Now you might be totally fine with that, but I have to remind bands this time and time again, you aren’t that special. No matter how inspirational you think your blend of Led Zeppelin, Lynyrd Skynyrd and Free (They’re obscure right?) is, it’s been done before and you’re not digging in deep enough. However if you’re sitting there with those as your foundational influences, but then write some songs that show you understand the works of Budgie, Pentagram and Bedemon suddenly your rather standard classic rock takes a darker turn. Of course it can still end up derivative, look at so many of the stoner rock bands that crowd the scene today. But if you spend time with the records and start to try and develop songwriting off of that and standing on the shoulders of giants rather than pretending that you have some unique vision you are going to get a lot further a lot faster. When it comes down to it, all your favorite bands have weird influences and are made up of music nerds, that’s just the way it is.

Of course a lot of obscure stuff is obscure for a reason. But I’m not saying dig into the obscure. I’m saying maybe for a second try and expand beyond the three or four bands who make up most of your listening and realize that there is a ton of good stuff out there. It’s amazing to me how few people will even go out of their way to listen to a key rock and roll record like Rumors simply because it’s a little off the beaten path. In this world of oversaturated markets and so much neew music people are gravitating more and more towards the classics without paying attention to even the best ancillary records. It’s leading to this ridiculous vacuum where the stars are taking up even more space than ever before and people simply aren’t getting it. They aren’t going out and discovering older records that can inform their understanding of the new. And that’s where we are at. People are lost so far up their asses I’ve given up trying to make them listen to young bands, just please try and understand the classics at least?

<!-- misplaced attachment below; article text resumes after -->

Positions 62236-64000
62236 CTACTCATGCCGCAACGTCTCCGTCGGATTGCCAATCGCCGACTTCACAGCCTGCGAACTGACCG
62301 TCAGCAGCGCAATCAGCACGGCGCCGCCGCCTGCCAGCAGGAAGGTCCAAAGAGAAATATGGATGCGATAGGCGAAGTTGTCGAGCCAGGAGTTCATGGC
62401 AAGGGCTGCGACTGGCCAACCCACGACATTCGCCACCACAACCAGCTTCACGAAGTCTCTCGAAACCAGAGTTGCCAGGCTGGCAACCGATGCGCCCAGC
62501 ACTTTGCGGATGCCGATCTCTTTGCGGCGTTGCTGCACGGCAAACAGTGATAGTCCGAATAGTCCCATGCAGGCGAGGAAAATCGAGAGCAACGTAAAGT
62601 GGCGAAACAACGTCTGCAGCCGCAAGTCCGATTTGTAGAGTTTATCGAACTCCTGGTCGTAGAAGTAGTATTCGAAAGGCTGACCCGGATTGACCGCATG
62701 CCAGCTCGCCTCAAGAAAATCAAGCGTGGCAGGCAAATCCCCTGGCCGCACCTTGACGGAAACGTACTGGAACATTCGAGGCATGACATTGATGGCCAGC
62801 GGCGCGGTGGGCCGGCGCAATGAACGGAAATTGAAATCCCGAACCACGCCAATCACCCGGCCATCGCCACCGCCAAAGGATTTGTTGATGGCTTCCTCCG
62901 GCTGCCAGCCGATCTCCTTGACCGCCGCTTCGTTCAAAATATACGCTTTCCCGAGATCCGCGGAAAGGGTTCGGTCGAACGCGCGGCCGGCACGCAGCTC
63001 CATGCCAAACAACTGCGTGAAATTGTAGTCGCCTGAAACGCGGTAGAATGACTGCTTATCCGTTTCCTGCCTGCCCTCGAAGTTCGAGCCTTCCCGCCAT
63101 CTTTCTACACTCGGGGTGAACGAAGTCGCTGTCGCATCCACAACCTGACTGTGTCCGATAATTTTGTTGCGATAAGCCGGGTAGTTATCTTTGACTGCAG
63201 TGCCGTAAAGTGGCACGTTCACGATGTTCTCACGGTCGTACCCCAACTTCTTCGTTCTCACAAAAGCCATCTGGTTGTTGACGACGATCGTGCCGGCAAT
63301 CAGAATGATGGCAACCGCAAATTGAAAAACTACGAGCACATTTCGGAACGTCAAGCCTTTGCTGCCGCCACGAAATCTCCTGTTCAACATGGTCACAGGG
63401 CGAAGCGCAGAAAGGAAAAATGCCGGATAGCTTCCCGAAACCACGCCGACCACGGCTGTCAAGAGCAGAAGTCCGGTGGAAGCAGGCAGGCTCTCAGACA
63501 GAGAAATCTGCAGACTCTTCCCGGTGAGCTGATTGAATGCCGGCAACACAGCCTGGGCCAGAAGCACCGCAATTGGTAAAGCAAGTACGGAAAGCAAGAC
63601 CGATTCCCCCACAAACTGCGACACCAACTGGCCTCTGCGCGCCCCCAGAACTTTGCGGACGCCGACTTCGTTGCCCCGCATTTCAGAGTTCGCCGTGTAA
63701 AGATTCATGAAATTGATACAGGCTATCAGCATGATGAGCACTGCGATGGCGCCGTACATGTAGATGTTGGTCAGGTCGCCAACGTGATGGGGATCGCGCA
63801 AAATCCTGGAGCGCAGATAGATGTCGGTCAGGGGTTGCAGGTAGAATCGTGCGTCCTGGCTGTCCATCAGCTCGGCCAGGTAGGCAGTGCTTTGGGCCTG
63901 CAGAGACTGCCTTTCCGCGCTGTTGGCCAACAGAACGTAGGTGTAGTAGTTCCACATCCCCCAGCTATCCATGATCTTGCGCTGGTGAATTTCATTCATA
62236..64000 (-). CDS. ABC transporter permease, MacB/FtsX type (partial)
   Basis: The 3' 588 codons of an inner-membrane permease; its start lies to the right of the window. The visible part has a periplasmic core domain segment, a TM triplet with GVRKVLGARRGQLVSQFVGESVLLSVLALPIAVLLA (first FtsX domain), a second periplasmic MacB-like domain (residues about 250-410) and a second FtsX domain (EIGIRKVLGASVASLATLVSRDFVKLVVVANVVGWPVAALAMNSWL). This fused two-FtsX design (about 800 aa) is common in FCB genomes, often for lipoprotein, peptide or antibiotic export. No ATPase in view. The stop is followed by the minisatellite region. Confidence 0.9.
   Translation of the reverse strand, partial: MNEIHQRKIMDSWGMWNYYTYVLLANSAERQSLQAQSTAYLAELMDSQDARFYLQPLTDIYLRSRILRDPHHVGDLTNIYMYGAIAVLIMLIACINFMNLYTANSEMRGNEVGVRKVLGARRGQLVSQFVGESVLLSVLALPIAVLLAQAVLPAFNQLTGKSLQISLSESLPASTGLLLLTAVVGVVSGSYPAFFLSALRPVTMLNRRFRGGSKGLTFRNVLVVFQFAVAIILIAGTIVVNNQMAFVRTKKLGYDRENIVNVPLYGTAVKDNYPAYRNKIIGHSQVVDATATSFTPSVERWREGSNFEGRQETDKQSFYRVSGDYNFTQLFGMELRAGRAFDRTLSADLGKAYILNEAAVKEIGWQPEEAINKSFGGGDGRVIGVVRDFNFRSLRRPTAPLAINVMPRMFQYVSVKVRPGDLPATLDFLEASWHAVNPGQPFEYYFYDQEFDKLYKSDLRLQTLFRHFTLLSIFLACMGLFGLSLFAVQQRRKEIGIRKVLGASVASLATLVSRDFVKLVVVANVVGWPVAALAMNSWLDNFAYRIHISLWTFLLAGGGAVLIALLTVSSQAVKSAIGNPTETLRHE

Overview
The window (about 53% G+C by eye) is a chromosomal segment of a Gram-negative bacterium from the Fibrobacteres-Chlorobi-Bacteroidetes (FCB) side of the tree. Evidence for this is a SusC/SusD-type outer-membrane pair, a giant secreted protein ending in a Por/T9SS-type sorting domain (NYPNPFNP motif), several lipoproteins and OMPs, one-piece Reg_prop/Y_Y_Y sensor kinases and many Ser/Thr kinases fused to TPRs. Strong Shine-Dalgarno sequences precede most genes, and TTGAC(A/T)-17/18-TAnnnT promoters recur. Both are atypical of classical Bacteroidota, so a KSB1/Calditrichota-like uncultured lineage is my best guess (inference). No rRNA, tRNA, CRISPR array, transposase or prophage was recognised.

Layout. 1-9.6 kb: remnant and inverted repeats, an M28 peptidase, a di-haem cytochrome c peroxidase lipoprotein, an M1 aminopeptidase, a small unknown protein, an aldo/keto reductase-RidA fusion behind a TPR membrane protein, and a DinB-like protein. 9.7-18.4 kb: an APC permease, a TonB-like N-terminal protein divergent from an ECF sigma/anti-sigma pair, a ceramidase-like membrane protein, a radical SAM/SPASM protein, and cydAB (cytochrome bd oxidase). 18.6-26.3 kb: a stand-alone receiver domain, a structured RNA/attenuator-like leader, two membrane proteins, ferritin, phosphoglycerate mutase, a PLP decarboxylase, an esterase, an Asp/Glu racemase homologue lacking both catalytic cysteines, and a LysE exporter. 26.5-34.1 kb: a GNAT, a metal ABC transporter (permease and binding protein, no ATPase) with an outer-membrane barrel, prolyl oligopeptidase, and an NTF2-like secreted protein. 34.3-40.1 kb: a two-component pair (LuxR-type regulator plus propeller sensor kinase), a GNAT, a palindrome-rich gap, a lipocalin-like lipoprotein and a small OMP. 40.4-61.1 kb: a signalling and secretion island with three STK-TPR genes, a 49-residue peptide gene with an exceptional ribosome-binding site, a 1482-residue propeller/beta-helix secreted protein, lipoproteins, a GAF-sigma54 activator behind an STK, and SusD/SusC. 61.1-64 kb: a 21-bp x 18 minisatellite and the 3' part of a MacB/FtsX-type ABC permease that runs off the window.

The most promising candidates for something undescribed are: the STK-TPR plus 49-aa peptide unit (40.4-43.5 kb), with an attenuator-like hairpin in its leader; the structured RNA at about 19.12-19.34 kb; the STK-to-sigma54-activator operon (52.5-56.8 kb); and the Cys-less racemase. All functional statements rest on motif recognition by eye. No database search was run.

The state of the nation is a rough one and it is one that is going to require a lot of people to wake themselves up. When it comes down to I recognize that a lot of modern music sucks and is played by people with too much money, too little life experience and an overinflated sense of ego. I’ve gotten sick of a lot of it. That’s why people listen to older records, because it’s fascinating and there are a lot of things already filtered through for you. The struggle of course is that so many people out there don’t really listen to music that means anything, or rather it’s become so overplayed to enjoy it is trite and frustrating. I want to see a world where people are willing to dig deep and listen to The Outfield. The classics are great, but dig a little deeper!